ant-user mailing list archives

Site index · List index
Message view « Date » · « Thread »
Top « Date » · « Thread »
From Steve Loughran <>
Date Wed, 04 Jan 2006 14:21:09 GMT
James Fuller wrote:
> Karthik wrote:
>> Hi For
>>   But every targets have to be run 
>>   seperately for every deployment / roll back process for 1..n servers.
> Hello Karthik,
> I think one of the problems people encounter often when designing a
> build/deploy system is trying to write the entire
> script in one step.
> All the problem(s) as you are defining, are regularly solved by Ant in
> many different ways, so I would suggest;
> * start off by writing one script for one machine, think about 1....n
> machines after you have fully defined deployment on a single machine.
> * define standard targets (read this

Also: by the same author,

Making Web Services that work:

The advanced deployment chapter of "Java Development with Ant"

> * parameterise your Ant script by using Ant properties, this way when u
> do get around to deploying to other machines all you have to do is
> supply different Ant properties instead of have a variation on Ant script
> * another way to parameterise your Ant script is to have a run wrapper
> (batch shell script) that runs Ant correctly for the platform (sets up
> env vars...etc)
> * investigate CruiseControl, LuntBuild, or perhaps AnthillPro which will
> run your scripts at regular intervals and adds a bit of a management
> layer on top of Ant; this makes your Ant scripts simpler as well

I would do this before anything else.

> * note, Ant is really good at 'building' software, in sophisticated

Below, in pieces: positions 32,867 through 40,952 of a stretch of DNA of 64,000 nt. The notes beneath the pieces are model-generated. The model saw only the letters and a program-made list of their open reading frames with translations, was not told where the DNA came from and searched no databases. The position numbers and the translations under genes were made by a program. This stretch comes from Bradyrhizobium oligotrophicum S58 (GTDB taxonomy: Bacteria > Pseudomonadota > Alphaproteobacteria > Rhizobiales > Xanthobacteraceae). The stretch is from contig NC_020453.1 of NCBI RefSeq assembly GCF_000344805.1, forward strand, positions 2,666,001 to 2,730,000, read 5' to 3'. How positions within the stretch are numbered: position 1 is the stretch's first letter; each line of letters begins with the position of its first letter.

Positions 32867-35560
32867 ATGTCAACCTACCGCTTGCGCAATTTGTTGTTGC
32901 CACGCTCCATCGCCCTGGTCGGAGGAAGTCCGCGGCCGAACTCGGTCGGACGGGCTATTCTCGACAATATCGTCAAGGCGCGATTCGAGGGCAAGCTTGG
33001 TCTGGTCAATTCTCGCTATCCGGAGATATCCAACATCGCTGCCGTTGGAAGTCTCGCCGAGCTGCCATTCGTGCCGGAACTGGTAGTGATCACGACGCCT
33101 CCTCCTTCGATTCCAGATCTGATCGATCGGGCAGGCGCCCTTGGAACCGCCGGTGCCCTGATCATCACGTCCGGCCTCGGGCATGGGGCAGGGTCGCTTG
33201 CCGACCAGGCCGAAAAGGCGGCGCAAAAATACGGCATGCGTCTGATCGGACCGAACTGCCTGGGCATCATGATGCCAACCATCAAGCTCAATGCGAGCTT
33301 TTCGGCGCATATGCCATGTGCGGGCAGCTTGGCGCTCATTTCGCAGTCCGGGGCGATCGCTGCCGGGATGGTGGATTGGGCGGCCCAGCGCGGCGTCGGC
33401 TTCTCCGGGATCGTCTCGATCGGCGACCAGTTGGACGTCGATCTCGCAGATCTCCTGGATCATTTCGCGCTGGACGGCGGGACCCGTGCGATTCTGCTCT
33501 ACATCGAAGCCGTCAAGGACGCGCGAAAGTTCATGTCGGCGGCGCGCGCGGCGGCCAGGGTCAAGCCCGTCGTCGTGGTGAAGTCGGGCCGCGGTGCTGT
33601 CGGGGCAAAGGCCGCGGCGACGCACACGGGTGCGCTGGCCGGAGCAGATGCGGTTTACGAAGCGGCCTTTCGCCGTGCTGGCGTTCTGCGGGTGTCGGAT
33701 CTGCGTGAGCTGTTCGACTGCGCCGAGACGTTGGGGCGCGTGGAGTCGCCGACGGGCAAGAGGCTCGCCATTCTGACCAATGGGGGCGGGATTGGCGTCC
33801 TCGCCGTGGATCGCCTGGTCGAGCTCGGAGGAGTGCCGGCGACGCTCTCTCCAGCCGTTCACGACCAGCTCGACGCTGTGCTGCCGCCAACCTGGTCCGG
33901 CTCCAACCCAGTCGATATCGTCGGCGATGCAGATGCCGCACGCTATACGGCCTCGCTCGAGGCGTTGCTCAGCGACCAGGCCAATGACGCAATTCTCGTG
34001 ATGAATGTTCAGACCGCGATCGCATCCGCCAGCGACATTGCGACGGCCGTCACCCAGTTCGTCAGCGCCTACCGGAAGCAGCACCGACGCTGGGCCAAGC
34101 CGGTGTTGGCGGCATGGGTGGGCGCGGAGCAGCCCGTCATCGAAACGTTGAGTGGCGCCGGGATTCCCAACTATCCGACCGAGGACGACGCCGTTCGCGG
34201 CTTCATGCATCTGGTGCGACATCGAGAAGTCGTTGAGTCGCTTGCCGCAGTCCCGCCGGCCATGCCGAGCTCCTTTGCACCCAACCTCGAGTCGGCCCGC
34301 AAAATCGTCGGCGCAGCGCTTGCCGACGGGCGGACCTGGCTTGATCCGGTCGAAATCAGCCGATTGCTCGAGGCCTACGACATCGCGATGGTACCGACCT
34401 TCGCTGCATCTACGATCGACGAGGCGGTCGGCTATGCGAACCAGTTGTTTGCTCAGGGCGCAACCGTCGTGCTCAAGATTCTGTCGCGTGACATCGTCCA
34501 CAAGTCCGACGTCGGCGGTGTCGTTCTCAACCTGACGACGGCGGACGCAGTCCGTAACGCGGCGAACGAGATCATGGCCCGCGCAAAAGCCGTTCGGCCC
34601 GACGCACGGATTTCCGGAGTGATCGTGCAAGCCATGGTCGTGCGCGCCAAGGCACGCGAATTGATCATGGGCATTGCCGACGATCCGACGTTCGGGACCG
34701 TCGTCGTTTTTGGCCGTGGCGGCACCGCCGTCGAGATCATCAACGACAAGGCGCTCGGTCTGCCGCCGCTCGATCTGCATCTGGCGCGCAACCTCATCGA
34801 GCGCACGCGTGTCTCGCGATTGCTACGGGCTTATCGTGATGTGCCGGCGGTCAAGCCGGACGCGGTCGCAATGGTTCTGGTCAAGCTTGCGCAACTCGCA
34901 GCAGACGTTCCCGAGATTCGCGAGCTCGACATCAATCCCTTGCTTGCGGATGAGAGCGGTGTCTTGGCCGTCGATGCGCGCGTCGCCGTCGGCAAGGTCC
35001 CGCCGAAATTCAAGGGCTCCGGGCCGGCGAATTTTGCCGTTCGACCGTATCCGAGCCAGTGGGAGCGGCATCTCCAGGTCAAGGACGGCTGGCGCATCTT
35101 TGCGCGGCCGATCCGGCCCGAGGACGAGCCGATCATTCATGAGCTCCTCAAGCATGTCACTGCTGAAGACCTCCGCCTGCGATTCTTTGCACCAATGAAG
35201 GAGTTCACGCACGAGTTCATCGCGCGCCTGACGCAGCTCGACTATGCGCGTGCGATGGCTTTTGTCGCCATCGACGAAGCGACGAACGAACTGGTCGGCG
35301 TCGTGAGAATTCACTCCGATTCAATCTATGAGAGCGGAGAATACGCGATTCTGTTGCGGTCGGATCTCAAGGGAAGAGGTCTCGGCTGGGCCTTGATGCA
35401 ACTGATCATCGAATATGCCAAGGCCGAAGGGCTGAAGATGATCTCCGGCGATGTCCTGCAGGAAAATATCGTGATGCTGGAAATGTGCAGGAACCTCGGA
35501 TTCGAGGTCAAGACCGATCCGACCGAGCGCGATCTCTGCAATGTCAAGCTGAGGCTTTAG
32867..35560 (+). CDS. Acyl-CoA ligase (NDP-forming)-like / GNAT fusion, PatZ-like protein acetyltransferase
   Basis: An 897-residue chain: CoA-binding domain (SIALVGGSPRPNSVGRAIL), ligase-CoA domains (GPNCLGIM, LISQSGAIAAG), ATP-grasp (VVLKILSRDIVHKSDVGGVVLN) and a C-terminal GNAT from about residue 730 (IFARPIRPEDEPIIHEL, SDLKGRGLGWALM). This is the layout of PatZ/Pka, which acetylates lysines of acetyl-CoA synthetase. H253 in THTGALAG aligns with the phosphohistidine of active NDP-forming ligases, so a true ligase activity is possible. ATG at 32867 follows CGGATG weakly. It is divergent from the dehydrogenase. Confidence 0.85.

> deployments, for example where one is tracking incremental requirements
> are being satisified in each build, or where the build and deployment
> itself is a 'delta' type build that is just deploying certain components
> or patches you may need to investigate something like smartfrog (HP),
> depends

Yes, deployment is really a form of system management, to be precise the 
area known as "Configuration Management" (CM) not to be confused with 
SCM, Software Configuration Management, which tends to be about source 

Ant is a build tool, to go from source code to tested binaries, with 
publishing operations. Its workflow is built around a simple model of 
everything working or the build halting. There is no built in notion of 
rollback, retries, nightly restarts and other aspects of a deployment 

Deploying to production systems is a different operation. It may be 
simple (copy the .war  to where jboss or tomcat expects it), or it may 
be very complex (install jboss and mysql, set up the db and point the 
deployed web app at it).

If your deployment is simple copy-style, then you can get away with 
ant's <copy> task, though I'd turn dependency checking off so you can 
force in older versions on demand. This is very easy to parameterise (a 
destination per machine), and you can use things like scp to do remote 

If it is more complex you have just entered the world of systems 
management. This is no longer a build-time step, it is something that 
operations want to get involved in too. SmartFrog ( 
is one option. Others are

-the premium big-system management tools like the Microsoft Datacenter 
-linux  rpms (that is, package everything as rpms and use your server's 
RPM tools to install stuff).
-cfengine (unix/linux only)
-lcfg (

Large-Scale CM is still a research topic. 3 machines is solved. 500+ 
nodes is considered leading edge.

Before you try any of this, find out who will be in charge of keeping 
the machine operational and talk to them. Find out what they 
like/dislike, and work with them to come up with a solution that 
everyone is happy with.


To unsubscribe, e-mail:
For additional commands, e-mail:

View raw message